The Secret Pleasures Of Argentine Tango
Tango as a social dance grew from the idea of improvising together by using a rich mix of movements, constantly developing as tango subculture keeps evolving. Tango can be compared to a language used to communicate with another person, each conversation being unique. At every moment the partners decide what they will “converse” about, depending on the music, skills, and desires. Given a very rich movement vocabulary, these “conversations” may vary in an almost infinite number of ways. Here the most important thing will always be not what the dance looks like to the outsiders but how you feel dancing it with this particular partner to this particular music. Many people come to tango to try out something new, something they always wanted to try, sometimes just to meet the opposite sex, to socialize, to dance, to move their body.
The impression that strikes a new person observing the dance floor in a Milonga for the first time is actually the intimacy of what is happening, despite tango being quite a dynamic dance to quite dramatic music. A man and a woman embrace each other closely and start moving in a synchronised way, harmoniously, but without showing off. The basic structural element of tango is a walk together, where the man/leader “leads”, moving forwards in the direction of the dance, and the woman/follower “follows” by walking backward. To imagine, however, that in tango a powerful “macho” is controlling a pretty “princess” would be just as wrong as to suppose that a classical ballerina is a fragile, weak creature because she plays the spirit of a dead girl. Tango, like any dance, embodies a particular cultural notion of what it means to be a man and a woman; in tango, this notion has both European and South-American roots. These origins give rise to this particular image of a proud, seductive, smartly dressed man and a sensual but treacherously elusive woman. However, this is just the surface.
Cure For Loneliness
The first and probably the most important thing is learning to create a close physical contact with another person, a contact that is sensuous, deeply felt, musical, intimate, yet not sexual. Yes, it sounds paradoxical, considering tango’s erotic connotations. As modern human beings, we mostly lack this kind of physical contact in our urbanized context. Our environment rarely provides us with a possibility of close physical contact devoid of (sexual) ambiguity. We hardly dare to touch our friends, even less our co-workers; sometimes we do not have a lover or a significant one in our life at this moment and with family and children physical contact is not always that straightforward either. Yet, we see more and more scientific studies confirm that physical contact helps to heal depression, reduce anxiety and increase the level of the “love hormone”.
The State Of Flow
Tango, therefore, can be seen as a dance that reflects the human life as a succession of encounters and relationships with Another. The second important aspect of tango is learning to trust the flow and to act spontaneously, fully living the present moment. We can see tango as a dynamic awareness practice. For the dance to happen, both partners have to enter this state of flow and to be fully present, all the time communicating with each other by dance movements. This flow experience is very important in itself and has absolutely nothing to do with whether you are a good or a bad dancer. Living the present moment in full awareness is always a transformative experience that takes you to yourself, your true center, your desires, goals, and emotions, letting you know what your inner being finds most important, what you allow yourself to do and feel and live and which experiences you deny yourself.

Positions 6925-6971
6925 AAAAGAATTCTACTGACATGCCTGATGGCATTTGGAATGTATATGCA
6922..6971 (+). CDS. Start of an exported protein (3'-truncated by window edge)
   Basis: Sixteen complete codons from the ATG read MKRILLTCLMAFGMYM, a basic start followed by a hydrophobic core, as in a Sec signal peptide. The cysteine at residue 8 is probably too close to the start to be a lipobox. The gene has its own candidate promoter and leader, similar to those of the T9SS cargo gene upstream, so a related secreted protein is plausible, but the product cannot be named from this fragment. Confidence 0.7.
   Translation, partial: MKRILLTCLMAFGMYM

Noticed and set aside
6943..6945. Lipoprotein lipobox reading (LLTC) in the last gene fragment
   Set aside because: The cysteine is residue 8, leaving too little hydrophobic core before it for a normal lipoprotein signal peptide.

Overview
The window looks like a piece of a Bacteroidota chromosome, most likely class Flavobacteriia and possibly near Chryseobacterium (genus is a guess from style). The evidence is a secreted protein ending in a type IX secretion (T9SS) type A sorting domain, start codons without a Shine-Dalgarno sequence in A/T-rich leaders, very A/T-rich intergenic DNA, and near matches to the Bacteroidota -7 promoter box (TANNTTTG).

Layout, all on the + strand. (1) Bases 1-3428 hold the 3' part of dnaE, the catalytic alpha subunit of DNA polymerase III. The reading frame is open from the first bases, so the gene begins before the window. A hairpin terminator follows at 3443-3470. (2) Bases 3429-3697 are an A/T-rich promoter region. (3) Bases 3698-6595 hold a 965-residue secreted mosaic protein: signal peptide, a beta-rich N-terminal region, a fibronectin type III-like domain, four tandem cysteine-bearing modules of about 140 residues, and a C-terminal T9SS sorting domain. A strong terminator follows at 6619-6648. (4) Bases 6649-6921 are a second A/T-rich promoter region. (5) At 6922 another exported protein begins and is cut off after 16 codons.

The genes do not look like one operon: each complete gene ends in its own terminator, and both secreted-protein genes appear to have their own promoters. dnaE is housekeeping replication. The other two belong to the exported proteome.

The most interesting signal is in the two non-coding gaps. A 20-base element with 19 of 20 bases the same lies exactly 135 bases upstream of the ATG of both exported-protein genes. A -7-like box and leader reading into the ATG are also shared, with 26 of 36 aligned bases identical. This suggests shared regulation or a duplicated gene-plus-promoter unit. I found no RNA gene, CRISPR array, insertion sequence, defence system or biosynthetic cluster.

True tango is only possible if both partners are all the time listening to the other and actively interacting. Many long-term couples who come to tango, discover, to their surprise, subtle hidden mechanisms of dependence in their relationships, of buried resentment, responsibility avoidance or blaming all the mistakes on the other person. This couple dynamic, surfaces during the learning process, allowing the couple to review and improve their intimacy. Often people also meet their shadow side, one they refuse to feel: fear of true intimacy, emotional dependence, and lack of self-confidence or mistrust of life. Sounds scary, but personal growth is not possible without first becoming aware of your psychological blocks.
Tango provides a context for this process while remaining a pleasant hobby and a source of great enjoyment. On the outside tango may seem just a synchronized couple dance or a prelude for a sexual encounter, but on the inside, it is neither. People who dance tango feel like they touch upon a mystery that is impossible to convey in words. The deeper you go into tango, the more you realize just how much it serves as a metaphor for any kind of human contact, be it love, sex, friendship, parenthood or collaboration. And this means that we can learn true intimacy on this universal primary level of body movement, to use this knowledge later in other areas of life.
There is a feeling of community and inclusion in the Hudson Valley Tango population. There is always room for new members to come onto the Tango dance floor. Tango dances are taking place all over the world and the Tri-State area.
So what are you waiting for, call Dojo Dance Studio today:
Phone: (845) 475-6006- http://www.DojoDanceCompany.com
Their studio is at 464 Main Street, Beacon, N.Y.
Please subscribe and share our YouTube channel “Tango On The Hudson”